Each complex encompasses roughly 1,000 years within Period III (Oxbow - 4,000 to 3,000 B.C., McKean - 3,000 to 2,000 B.C., and Pelican Lake - 2,000 to 1,000 B.C.) with the Pelican Lake complex continuing into Period IV (1,000 B.C. to A.D. 500). Given the fact that many of the Pelican Lake complex dates fall into Period IV or straddle the Period III/Period IV boundary, the complex will be mainly considered within the Late Plains culture of Period IV. The preceding date ranges represent a simplified view of the radiocarbon evidence and substantial overlapping of dates occurs within the linear progression from Oxbow to McKean to Pelican Lake as revealed by stratigraphy. In this respect, the radiocarbon chronology and the stratigraphic chronology are somewhat at odds. As each of the complexes within Period III encompasses approximately the same amount of time, the complex names are retained as useful designations for the early, middle, and late segments of Middle Plains culture development.

Much has been made of the fact that the Oxbow and McKean complexes generally post-date the Altithermal. One palaeoclimatic classificatory system (Bryson et al. 1970) suggests that the warm and dry period of the Altithermal, that ended around 3,500 B.C., permitted the maximum extension of the grasslands. During a cooler and moister period shortly after 2,000 B.C. the forests encroached upon the parklands and grasslands by some 50 km to 100 km with the modern climate becoming stabilized around 500 B.C. It was after 2,000 B.C. that significant evidence of mass communal killing of bison herds becomes apparent. This development has been equated with an increase in bison populations (Dyck and Morlan: In press). In addition to bison, however, Middle Plains culture people were capable of exploiting the resources of the Boreal Forest and the Mountain/Foothills environmental zones. Both the Kootenay and Peace River regions of British Columbia appear to have been occupied by Middle Plains culture with the Oxbow complex mainly in the north (Fladmark 1981: 131-135) and both the Oxbow and McKean complexes in the south (Choquette 1972; 1973). Any suggestion that Middle Plains culture had a focal economy based solely upon bison underestimates the culture's adaptive capabilities even though the heart of Middle Plains culture was in the Grasslands/Parklands region.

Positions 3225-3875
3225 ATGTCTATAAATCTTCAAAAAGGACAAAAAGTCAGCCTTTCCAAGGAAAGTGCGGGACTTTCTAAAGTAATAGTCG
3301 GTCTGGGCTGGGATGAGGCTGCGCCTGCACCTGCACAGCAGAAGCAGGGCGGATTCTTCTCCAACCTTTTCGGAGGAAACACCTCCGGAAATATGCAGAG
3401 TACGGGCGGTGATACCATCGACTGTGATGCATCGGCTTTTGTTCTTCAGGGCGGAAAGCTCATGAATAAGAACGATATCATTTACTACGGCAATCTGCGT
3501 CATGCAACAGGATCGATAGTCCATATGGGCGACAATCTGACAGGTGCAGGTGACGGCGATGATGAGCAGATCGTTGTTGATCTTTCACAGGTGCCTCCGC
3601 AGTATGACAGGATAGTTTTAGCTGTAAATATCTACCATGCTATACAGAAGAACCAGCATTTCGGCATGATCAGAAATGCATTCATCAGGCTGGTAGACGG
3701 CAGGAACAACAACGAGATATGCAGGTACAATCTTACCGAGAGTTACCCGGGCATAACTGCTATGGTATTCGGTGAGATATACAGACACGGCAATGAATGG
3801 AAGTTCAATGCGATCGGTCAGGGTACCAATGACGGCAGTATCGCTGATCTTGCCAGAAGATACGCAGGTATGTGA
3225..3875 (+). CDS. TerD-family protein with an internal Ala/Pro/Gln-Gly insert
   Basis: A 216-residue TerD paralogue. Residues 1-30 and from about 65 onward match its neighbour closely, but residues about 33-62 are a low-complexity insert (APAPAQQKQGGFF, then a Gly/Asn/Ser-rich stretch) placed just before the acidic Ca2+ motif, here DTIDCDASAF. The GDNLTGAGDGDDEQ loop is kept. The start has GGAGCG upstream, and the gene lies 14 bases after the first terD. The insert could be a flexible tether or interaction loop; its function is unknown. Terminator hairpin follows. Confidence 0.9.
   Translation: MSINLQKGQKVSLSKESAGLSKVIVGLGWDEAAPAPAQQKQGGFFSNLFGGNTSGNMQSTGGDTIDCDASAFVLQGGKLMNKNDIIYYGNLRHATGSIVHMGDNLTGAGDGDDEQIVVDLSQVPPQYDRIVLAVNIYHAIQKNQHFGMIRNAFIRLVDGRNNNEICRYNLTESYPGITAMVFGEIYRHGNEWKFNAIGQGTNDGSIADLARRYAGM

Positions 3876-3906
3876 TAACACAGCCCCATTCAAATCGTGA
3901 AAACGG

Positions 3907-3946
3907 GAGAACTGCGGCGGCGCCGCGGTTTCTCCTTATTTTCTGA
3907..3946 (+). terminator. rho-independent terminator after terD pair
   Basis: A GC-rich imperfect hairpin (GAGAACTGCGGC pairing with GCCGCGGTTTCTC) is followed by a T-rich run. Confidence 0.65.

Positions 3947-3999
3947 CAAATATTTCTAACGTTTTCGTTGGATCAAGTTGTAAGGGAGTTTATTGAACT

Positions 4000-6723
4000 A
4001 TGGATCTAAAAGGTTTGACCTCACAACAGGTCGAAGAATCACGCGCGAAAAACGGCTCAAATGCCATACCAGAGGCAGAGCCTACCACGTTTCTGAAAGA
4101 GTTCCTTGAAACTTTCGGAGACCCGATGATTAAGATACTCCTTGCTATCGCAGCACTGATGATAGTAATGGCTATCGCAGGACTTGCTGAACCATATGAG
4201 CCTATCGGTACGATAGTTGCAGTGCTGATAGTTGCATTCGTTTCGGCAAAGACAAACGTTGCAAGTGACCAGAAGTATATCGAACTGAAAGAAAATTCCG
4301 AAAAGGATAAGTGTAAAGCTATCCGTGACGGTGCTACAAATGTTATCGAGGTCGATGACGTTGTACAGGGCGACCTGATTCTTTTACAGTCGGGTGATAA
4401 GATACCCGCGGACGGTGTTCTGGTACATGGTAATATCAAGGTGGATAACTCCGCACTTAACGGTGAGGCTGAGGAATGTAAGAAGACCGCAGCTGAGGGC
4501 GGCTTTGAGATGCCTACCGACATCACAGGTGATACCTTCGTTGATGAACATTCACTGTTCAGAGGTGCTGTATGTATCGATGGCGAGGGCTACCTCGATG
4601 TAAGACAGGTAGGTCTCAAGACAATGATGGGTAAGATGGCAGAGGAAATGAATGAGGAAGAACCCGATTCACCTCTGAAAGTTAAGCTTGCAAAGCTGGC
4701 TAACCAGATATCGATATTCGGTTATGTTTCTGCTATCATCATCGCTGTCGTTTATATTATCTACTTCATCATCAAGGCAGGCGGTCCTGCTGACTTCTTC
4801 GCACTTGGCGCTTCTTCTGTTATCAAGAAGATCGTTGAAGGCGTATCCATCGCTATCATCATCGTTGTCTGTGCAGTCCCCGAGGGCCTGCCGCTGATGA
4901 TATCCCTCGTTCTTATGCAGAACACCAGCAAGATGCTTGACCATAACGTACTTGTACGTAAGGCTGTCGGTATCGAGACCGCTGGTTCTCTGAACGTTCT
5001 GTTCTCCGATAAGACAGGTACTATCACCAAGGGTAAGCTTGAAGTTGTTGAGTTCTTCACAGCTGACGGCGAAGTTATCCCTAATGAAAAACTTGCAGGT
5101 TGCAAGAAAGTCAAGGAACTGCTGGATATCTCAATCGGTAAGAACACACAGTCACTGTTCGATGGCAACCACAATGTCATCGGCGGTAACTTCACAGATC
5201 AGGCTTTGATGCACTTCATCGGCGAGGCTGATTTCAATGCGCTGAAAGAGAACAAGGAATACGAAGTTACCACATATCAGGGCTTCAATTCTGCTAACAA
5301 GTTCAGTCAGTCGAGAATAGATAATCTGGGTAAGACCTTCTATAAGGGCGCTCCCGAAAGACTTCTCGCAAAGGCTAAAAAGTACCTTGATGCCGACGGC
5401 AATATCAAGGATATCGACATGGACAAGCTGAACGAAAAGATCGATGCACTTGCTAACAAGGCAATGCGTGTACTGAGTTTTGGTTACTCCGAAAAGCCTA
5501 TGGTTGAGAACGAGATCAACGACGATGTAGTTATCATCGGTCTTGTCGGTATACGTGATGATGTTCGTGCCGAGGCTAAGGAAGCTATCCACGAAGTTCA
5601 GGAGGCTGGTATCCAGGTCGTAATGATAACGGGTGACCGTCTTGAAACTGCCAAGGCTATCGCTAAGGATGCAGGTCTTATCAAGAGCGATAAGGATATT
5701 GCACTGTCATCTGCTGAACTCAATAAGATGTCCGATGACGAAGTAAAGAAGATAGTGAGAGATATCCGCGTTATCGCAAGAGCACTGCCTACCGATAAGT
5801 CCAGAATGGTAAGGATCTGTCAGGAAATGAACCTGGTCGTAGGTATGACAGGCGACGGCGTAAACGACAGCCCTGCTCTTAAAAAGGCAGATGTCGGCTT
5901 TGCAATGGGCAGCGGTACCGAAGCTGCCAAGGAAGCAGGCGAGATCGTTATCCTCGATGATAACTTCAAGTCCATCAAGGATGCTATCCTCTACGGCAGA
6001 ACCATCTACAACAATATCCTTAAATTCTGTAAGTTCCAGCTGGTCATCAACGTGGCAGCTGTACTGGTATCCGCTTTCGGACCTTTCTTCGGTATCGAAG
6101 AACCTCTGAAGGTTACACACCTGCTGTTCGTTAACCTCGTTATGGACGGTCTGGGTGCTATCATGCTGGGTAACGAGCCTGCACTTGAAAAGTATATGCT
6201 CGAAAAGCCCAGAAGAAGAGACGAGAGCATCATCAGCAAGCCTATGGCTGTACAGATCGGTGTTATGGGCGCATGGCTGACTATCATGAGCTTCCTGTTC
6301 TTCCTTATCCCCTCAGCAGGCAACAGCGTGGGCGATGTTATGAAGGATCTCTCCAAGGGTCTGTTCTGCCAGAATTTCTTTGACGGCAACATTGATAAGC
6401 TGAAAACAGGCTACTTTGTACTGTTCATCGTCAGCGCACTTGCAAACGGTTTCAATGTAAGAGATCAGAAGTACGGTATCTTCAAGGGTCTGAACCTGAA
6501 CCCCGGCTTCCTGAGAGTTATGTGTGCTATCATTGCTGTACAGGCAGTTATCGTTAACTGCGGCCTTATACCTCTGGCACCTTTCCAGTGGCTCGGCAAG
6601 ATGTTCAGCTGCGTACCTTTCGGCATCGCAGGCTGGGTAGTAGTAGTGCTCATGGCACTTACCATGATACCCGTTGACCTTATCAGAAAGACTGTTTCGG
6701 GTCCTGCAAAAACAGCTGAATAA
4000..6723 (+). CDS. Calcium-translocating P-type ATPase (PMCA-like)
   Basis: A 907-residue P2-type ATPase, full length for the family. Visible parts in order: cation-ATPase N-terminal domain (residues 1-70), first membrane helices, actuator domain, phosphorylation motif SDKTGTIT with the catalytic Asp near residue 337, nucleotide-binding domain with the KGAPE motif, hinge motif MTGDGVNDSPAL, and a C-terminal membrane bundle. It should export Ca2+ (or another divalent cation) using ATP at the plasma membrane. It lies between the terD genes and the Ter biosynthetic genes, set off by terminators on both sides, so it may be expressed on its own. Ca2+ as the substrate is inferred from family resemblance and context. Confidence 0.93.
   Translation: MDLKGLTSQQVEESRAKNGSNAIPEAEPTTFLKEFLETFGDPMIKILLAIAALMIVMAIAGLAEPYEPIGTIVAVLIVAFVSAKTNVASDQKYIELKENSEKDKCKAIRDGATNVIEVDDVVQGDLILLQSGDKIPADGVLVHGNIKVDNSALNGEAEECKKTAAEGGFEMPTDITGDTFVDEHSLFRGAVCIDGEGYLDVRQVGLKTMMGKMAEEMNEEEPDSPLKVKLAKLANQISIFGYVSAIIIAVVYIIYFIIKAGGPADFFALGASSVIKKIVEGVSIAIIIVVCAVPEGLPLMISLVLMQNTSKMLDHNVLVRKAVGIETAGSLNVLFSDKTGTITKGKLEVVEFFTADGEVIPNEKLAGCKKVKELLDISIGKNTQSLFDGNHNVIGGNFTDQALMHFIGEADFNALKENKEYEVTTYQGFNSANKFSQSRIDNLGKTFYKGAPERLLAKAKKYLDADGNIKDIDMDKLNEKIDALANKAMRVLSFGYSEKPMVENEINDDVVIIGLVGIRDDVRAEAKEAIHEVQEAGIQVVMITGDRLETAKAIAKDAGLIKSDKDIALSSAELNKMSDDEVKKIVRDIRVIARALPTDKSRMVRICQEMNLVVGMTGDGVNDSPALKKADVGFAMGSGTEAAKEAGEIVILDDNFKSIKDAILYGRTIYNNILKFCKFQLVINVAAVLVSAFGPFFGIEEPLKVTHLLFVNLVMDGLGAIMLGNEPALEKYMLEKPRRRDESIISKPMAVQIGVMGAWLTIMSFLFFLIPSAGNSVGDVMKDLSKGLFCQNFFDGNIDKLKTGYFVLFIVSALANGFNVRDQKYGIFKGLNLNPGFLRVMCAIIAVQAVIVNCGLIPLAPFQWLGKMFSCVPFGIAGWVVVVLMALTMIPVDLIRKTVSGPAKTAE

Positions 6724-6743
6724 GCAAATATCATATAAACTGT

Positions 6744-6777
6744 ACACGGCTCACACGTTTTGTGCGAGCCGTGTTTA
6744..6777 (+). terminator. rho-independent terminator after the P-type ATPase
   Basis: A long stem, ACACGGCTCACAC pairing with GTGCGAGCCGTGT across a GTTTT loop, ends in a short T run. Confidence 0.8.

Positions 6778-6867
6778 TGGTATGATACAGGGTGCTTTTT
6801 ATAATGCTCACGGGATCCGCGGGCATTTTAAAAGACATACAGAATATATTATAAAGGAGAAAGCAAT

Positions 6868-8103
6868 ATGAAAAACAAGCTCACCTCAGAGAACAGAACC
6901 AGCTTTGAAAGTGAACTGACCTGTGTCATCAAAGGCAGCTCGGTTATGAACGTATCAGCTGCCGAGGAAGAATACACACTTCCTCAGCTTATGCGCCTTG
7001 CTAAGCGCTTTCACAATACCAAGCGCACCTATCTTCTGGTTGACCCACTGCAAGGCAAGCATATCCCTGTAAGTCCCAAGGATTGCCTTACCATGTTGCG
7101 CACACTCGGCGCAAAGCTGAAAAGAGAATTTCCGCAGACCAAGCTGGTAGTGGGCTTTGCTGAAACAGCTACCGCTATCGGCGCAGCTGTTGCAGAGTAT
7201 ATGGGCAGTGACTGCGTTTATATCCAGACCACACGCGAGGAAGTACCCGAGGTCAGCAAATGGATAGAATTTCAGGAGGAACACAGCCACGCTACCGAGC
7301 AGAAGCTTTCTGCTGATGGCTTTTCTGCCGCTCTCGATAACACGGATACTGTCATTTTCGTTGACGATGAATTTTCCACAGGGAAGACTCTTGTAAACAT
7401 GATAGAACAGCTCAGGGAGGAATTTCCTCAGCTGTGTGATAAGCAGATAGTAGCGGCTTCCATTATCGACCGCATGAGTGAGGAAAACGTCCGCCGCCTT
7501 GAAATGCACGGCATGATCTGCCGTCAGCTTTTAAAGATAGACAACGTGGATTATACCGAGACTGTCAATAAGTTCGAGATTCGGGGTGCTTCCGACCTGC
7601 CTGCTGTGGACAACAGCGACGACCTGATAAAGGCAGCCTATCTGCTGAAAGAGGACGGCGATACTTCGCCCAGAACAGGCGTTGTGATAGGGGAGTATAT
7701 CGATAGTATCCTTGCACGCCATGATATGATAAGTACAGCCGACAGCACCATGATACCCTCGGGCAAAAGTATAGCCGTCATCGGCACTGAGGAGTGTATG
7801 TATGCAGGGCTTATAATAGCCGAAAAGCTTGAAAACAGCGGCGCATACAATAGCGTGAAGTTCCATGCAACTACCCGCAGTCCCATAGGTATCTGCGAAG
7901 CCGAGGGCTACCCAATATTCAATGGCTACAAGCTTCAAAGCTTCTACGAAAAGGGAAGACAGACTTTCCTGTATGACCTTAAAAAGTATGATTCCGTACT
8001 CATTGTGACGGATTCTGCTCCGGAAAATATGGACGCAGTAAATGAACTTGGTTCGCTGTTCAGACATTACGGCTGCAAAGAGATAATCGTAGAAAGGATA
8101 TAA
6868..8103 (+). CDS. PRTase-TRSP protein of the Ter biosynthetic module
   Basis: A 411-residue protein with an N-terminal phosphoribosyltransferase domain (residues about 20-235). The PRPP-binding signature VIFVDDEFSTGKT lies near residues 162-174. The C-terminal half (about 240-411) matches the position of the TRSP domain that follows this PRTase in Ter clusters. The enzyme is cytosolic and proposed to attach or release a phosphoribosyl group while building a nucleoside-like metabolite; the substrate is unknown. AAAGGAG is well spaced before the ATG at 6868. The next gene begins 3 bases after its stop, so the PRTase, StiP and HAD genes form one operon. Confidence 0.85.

The Middle Plains culture stone tool kit is dominated by projectile points, end scrapers, random flake scrapers, and biface knives. Of interest is the single stone tubular pipe from a McKean complex level at the Cactus Flower site in Alberta that dated to 2,700 B.C. If this item actually functioned as a smoking pipe, it would represent the earliest evidence of smoking in Canada. A characteristic Middle Plains culture trait was the use of local stone for tool production although limited amounts of exotic lithics, such as Knife River chalcedony from North Dakota and obsidian from Wyoming, are often present. The bone tool technology appears to be quite rudimentary. What would have been dominant elements in the tool kit, such as objects manufactured from skin and sinew and wood and plant fibres, of course, have not survived in the archaeological record.

Of considerable significance is the probability that all three complexes of Middle Plains culture shared some kind of common belief system. This is suggested by projectile point offerings representative of the point styles of all three complexes in the Majorville Medicine Wheel ceremonial feature (Calder 1977). Current differences in the manner in which the Oxbow, McKean, and Pelican Lake complexes treated their dead may eventually prove to be more a product of limited evidence and precise component identification than being indicative of actual cultural differences.